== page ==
For Carpenter, this has become a deteriorative element. His tactic in scoring is appropriate to suspense or horror and is attuned to the ’70s, favoring synthesizers and bass guitars. As with these instruments, Carpenter’s scoring has become an artifact of past decades.
– Rumsey Taylor, Not Coming to a Theater Near You
When “Assault” was made, synthesizers were not as common as they are today. In fact, the recording process was such that you had to record one track for each chord, or something along those lines. In other words, while now we would just use a keyboard, back then it was a long and arduous mixing process. With this information it makes the movie’s musical score all the more impressive. For while it sounds like the base line for a bad 80’s dance song, it is, in fact, pretty good considering what he had to work with.
– Jeremiah Sherman, ThreeGeek.com
ABOUT THE DVD
Sharpness seemed solid. The movie remained nicely detailed and crisp at all times. Never did I discern any significant issues connected to softness or fuzziness. Jagged edges and moiré effects also created no concerns, though a smidgen of edge enhancement showed up at times. As one might expect, print flaws caused a mix of problems, though they remained fairly minor. I noticed occasional examples of specks and marks, and grain seemed heavier than normal sometimes. I also saw some examples of reel change markers. However, the movie came across as reasonably clean during much of the film.
Colors never excelled, but they rarely became a liability either. The film showed some hues that were a bit dense at times, and they also looked somewhat flat on other occasions. Still, they mostly appeared acceptably concise and natural. Black levels could seem slightly inky sometimes, but they usually were reasonably deep, and shadows followed suit. The low-light shots periodically seemed somewhat too thick, but most of them appeared quite easy to discern. Though no one will mistake Assault for a “reference level” image, it held up well after all these years.
I felt the same way about the monaural soundtrack of Assault on Precinct 13. Despite the lack of stereo or surround audio, the mix sounded quite good much of the time. Speech sounded natural and crisp, as those elements seemed above average for the era. Music also was nicely rich and dynamic. High-end came across as a little shrill, but the score presented good bass response. Effects occasionally demonstrated a little distortion, mostly due to gunshots. Otherwise those elements were fairly accurate and concise. In general, the track sounded a little thin, but when I factored in the movie’s age and budget, I felt that Assault provided a positive auditory experience.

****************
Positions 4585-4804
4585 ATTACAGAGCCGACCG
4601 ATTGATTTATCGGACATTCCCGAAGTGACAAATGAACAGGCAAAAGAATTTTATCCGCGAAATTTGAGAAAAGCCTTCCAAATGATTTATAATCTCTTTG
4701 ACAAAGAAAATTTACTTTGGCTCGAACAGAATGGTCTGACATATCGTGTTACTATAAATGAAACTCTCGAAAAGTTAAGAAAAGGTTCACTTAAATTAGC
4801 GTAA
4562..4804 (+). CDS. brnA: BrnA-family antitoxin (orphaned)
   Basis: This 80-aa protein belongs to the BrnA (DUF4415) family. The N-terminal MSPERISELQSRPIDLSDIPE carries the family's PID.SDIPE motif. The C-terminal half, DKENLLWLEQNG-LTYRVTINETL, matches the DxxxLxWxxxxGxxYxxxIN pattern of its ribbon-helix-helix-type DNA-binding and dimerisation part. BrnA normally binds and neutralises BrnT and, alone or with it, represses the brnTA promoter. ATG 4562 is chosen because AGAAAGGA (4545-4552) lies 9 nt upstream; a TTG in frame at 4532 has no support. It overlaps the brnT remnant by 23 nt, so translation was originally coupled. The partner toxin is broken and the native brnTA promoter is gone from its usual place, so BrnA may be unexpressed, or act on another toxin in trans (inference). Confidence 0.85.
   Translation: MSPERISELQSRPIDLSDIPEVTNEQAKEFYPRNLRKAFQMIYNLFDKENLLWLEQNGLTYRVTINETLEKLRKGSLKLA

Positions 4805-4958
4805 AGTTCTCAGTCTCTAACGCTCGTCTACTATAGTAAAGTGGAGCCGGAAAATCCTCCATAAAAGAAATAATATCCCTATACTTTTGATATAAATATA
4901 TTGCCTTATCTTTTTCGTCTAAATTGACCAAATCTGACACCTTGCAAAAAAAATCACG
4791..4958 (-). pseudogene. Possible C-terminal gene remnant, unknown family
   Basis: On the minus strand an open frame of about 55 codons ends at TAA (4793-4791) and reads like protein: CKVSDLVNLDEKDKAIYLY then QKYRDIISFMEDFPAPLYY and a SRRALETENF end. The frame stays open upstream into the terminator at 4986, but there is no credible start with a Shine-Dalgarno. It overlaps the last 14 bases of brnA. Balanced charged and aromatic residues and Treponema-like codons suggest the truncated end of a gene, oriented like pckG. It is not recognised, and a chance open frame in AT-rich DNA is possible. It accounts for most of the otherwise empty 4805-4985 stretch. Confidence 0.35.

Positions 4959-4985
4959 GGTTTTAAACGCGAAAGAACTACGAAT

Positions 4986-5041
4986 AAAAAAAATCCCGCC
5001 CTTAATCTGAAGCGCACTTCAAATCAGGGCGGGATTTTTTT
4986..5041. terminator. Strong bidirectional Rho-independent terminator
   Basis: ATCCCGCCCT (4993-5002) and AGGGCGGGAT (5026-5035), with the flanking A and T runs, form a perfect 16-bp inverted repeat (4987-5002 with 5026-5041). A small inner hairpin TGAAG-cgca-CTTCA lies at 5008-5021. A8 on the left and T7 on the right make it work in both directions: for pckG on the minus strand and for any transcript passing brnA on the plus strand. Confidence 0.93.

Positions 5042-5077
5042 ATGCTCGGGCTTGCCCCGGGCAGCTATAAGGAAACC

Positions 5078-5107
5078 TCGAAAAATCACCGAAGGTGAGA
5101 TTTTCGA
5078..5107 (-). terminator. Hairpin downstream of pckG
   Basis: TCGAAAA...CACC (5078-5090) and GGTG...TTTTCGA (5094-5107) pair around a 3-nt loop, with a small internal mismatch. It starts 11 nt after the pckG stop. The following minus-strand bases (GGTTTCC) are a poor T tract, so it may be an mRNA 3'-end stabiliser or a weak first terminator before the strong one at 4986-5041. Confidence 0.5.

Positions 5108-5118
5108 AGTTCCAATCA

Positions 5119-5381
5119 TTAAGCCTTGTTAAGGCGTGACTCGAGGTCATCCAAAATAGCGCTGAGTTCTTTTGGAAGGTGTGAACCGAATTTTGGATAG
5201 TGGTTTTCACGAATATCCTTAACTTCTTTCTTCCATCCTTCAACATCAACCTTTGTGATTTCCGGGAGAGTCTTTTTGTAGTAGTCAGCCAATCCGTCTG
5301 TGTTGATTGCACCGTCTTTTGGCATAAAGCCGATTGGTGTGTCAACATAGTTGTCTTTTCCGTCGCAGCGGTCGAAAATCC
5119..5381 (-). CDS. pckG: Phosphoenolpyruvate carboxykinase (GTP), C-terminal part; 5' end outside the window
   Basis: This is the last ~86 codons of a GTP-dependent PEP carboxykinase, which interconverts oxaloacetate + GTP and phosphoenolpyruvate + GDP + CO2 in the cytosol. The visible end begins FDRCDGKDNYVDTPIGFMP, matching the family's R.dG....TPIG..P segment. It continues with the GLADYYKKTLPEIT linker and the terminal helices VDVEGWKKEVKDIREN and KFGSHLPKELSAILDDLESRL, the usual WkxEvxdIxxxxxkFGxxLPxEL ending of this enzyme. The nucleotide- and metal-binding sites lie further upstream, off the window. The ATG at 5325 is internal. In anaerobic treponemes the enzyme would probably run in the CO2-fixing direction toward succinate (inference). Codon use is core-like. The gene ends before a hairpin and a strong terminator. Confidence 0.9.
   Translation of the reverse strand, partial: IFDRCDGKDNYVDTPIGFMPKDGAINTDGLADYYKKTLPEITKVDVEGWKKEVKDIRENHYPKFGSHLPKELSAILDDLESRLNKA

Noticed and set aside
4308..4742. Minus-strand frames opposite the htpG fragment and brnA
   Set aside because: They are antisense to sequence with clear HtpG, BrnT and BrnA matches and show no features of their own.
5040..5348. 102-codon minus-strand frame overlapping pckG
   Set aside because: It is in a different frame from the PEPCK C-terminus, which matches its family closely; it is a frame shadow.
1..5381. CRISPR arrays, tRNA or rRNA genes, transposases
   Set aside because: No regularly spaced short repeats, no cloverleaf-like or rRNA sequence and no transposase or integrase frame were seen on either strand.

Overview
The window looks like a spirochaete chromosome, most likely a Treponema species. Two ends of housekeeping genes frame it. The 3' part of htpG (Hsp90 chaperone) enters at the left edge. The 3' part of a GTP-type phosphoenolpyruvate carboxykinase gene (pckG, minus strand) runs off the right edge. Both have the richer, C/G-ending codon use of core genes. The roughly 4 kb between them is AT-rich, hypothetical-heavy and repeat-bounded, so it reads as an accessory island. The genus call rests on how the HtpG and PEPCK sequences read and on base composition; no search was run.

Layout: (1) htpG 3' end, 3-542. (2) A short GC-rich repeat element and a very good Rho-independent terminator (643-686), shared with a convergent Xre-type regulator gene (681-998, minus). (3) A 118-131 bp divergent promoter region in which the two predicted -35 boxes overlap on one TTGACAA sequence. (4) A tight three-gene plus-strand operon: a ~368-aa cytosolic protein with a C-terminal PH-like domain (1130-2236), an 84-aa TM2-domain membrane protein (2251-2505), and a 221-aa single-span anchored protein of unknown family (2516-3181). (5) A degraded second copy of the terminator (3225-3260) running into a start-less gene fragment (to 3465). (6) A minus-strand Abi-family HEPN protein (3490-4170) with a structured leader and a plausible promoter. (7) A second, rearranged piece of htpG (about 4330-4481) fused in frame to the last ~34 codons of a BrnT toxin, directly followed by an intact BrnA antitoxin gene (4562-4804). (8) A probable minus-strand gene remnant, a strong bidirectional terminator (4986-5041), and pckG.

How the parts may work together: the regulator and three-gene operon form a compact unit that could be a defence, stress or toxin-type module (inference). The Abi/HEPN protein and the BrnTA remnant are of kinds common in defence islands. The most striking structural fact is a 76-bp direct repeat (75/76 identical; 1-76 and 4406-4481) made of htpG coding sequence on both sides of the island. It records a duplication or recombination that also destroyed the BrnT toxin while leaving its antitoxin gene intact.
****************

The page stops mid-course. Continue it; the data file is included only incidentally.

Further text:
In a negative move, Assault presents no form of text for those with hearing issues. The movie includes neither subtitles in any language nor closed-captioning. In this day and age, that seems absurd.
– Colin Jacobson, DVD Movie Guide
Q&A With John Carpenter (23m07s): The actual content of this Q&A is fine. Unfortunately, it’s the presentation that lets it down. In this, Carpenter appears onstage beside Austin Stoker, filmed at the Egyptian Theatre in Hollywood in 2002. Much of Carpenter’s answers do dwell on Assault On Precinct 13 but he does mention other films of his in passing. He also offers a very welcome glimpse at how he went about making his film, not only in his setting up the action (and actors) but in his use of Panavision and the problems that came with it and in the instruments that he used in scoring the movie. The problem, though, is that this was filmed from a position in the audience with a camcorder. It’s in focus so long as it is zoomed in on Carpenter but, otherwise, tends to drift out of focus on wide shots. It also tends to drift around its subjects quite a bit and, at one point, gets switched off. Still, look past that and what Carpenter has to say and the questions he’s asked are interesting.